Walking the Sea

Walking the Sea: November 2010

Tuesday, November 23, 2010

Too Good of a Story

This is just too good of a story not to tell. It's a story about how God answers the unasked prayers we never think to pray in shocking ways. I'm still grinning.

The story starts a week ago on my birthday. I was meeting up with my mom to celebrate when she told me about a phone call several weeks prior with her own mother who told her about a second or third cousin who was having a book signing at the local Borders Bookstore. Neither of them attended the signing but my mom did look his book up online though she couldn't remember his name when she related this all to me. She did tell me it was a Christian book about addiction and depression. I thought about calling Borders to find out who this cousin was; I loved the idea of having another Christian author in the family. However, as it turned out, I didn't have to make that call.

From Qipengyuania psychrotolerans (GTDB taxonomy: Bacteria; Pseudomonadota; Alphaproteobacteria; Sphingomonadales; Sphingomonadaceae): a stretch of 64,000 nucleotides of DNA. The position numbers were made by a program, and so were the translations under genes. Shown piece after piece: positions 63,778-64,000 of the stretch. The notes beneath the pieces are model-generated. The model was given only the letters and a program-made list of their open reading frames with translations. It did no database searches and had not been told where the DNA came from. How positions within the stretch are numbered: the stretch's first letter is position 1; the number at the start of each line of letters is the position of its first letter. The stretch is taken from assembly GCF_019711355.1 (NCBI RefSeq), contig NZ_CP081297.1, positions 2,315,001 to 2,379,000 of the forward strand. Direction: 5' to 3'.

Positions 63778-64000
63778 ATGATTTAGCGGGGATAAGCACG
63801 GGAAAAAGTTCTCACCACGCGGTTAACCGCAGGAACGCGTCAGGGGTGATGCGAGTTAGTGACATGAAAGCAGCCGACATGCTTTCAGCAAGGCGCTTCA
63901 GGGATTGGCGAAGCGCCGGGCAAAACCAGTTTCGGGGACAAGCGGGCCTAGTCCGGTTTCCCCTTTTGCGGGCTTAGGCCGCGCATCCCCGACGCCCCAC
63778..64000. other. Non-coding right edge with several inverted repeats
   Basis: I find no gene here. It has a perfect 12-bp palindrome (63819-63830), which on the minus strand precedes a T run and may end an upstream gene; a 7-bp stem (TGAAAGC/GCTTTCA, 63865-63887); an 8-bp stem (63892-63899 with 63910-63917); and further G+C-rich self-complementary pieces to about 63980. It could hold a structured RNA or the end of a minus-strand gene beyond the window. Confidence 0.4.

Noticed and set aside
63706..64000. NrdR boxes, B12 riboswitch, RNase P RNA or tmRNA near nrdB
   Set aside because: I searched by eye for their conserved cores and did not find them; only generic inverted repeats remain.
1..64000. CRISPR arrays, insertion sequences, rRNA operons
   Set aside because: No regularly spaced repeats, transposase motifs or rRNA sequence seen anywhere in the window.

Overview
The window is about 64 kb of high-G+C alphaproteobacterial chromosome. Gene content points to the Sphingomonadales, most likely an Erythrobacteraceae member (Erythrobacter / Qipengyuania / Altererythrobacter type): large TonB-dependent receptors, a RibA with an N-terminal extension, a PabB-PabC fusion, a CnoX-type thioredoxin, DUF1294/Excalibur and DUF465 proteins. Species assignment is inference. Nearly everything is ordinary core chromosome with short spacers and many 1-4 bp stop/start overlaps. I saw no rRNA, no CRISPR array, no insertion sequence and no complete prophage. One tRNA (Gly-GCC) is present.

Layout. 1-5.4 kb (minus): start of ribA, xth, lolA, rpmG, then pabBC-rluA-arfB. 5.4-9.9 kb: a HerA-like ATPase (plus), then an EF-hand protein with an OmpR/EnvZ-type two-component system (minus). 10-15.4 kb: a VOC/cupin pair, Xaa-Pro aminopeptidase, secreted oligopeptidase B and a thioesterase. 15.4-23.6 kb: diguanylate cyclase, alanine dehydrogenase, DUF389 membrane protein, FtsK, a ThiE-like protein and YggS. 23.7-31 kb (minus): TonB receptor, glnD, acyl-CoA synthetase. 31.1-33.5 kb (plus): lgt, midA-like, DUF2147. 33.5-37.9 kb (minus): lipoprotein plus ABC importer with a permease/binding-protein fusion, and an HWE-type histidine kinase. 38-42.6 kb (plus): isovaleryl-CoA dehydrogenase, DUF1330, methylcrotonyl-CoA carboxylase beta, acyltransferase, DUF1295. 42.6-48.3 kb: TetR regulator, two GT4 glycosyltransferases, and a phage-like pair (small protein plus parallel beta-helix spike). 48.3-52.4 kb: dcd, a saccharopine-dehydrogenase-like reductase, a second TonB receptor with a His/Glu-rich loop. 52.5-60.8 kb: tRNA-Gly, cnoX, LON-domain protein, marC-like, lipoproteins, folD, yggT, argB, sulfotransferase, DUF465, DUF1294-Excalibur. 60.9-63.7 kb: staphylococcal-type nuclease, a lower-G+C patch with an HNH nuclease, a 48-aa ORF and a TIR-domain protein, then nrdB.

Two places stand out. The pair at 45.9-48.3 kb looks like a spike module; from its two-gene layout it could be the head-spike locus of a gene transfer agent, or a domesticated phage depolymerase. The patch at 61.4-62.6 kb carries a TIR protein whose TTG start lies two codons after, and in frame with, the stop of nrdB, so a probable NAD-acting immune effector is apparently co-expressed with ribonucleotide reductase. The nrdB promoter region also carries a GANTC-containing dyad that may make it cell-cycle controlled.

When my Grandmother called later in the evening to wish me a happy birthday, she also told me about the book signing and she had a name: Doug Bolton. When I heard it, I thought to myself, "I know that name from somewhere. How do I know that name?" First chance I had, I looked him up on my computer starting with my e-mail first and sure enough, there he was.

Years ago I contacted a man to ask to be taken off a mailing list of an Oregon State University alumni newsletter. He noticed the reference to my books in the signature of my e-mail and as he was also a writer, we started corresponding once in a while over the years about our books but never met in person, though we live in the same town.